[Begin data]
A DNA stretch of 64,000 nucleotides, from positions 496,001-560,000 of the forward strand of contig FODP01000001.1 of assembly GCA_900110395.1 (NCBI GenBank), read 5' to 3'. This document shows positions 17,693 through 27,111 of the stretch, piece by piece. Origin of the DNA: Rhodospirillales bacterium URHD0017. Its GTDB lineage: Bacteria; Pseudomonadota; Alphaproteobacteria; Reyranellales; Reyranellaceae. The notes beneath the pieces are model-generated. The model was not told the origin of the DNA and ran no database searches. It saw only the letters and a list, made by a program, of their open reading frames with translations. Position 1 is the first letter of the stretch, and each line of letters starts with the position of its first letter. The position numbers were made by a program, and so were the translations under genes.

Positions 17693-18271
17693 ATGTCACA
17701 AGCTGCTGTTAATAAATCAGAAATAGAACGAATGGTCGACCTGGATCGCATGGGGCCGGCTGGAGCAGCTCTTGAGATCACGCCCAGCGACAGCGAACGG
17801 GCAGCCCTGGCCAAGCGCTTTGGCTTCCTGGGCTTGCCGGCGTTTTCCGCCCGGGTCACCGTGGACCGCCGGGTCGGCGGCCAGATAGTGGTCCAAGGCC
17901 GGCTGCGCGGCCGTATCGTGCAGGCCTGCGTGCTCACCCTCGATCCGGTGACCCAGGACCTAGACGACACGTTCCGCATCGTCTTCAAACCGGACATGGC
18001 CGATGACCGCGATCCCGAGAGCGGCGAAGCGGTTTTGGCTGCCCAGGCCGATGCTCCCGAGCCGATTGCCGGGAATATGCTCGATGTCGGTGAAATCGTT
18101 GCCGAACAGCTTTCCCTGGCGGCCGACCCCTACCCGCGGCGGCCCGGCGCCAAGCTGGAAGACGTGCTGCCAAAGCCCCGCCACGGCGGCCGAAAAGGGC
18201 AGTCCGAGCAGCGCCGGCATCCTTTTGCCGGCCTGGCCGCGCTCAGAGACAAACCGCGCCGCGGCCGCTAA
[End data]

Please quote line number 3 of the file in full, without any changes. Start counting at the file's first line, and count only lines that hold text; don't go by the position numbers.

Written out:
17693 ATGTCACA